Constant burning knee pain is horrible. The sharp stabbing pain can occur anytime, whether you’re in between an important business meeting or relaxing on your couch. You may feel like your entire knee joint has caught fire.
Most people with burning knee pain also find it hard to sleep. You can feel the pain in multiple parts of your knee; the side, front, or back.
Burning knee pain sometimes indicates a problem in the knee joint, but it could also be a sign of any underlying health issue. Thus, it’s better to consult a doctor as soon as you feel intense burning knee pain.
Burning Knee Pain Signs To Look For
Knee pain not only affects the joint, but it can also cause multiple disturbances in your entire body. Some of the most common burning knee pain signs to watch for are:
- Severe knee pain, especially at night
- Numbness in legs
- Bladder or bowel control problems
- Slurred speech
- Disturbed vision
- Sudden weight loss
- High temperature
If you experience all or a few of these symptoms, get yourself checked by your doctor as soon as possible.
Causes of Burning Knee Pain
Inflammation and swelling in the joint are the most common reasons for burning knee pain. Many health conditions can cause inflammation and burning sensation in your knee, some of which include:
Gout is an inflammatory condition caused due to high uric acid levels in the blood. It is also a common reason for burning knee pain that typically occurs at night. It happens for a few hours and makes the person feel like their knee is on fire.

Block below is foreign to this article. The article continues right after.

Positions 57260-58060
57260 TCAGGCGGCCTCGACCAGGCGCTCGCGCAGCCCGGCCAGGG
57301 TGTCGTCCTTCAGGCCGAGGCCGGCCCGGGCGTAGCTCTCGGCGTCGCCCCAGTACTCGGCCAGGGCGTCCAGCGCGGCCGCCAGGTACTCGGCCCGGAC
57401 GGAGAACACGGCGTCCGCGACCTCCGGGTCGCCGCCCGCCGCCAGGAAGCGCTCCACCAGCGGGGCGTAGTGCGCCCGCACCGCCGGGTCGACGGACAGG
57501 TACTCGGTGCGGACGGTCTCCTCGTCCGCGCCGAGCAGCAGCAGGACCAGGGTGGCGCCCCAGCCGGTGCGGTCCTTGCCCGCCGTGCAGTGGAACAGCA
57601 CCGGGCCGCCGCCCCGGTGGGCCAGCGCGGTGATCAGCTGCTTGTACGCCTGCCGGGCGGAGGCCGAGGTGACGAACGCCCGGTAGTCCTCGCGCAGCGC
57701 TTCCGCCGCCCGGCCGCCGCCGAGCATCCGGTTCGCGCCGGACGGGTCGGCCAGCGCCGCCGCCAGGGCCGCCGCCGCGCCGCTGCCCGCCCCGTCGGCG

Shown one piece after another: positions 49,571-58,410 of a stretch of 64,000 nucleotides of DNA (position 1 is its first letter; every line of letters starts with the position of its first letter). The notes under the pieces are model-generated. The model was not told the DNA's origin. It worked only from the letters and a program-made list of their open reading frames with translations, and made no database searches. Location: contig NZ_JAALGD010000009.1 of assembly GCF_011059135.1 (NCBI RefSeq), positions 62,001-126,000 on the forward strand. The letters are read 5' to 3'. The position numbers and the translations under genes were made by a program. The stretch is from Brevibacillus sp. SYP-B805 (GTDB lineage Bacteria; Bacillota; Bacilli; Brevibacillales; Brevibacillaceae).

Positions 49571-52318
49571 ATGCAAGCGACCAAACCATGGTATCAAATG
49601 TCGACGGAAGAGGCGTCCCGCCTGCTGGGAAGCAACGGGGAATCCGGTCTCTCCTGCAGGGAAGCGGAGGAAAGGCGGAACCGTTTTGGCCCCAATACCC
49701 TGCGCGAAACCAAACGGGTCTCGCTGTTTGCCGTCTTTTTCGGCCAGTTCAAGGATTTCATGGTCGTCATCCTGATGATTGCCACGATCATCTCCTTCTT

You can feel a burning sensation in your knee just by touching it from the outside. The joint also appears swollen and red. People with gout find it very painful to walk. The episodes may go away in a few weeks but return after some months.
Immediate medical attention can help reduce pain and inflammation. Your doctor may prescribe you certain medications and some lifestyle changes to prevent gout attacks from recurring.
Arthritis refers to joint inflammation. It has two main types, rheumatoid arthritis and osteoarthritis. Both of them can cause severe burning pain in your knee.
Osteoarthritis is common in aged women, caused due to usual wear and tear of the knee joint, cartilage, and bones. On the other hand, rheumatoid arthritis is a chronic inflammatory condition that causes joint swelling, making it stiff and painful.
Both types of knee arthritis result in burning knee pain when you sit for long periods or wake up in the morning. Treatments for this condition include anti-inflammatory medications, massages, heat and cold therapies, and more.
Bursa is present throughout our bodies. These are tiny fluid-filled pockets between bones and soft tissues that reduce friction and ensure smooth movement.
Our knee has about 15 bursae present nearby. Inflammation or swelling of any of these bursae is called knee bursitis, one common cause of burning knee pain.
An inflamed bursa looks like a small orange. You may not feel the symptoms of knee bursitis immediately. Instead, they will appear over time due to repetitive friction. However, sometimes, knee bursitis may develop right after the injury.
Some common types of bursitis causing burning knee pain include:
- Prepatellar Bursitis. It affects the knee front called Housemaids Knee.
- Semimembranosus Bursitis. It causes pain behind the knee called Baker’s Cyst.
- Pes Anserine Bursitis. It impacts the inner side of the knee.
- Iliotibial Bursitis. It causes pain in the outer side of the knee.
- Infrapatellar Bursitis. The pain occurs just below the knee.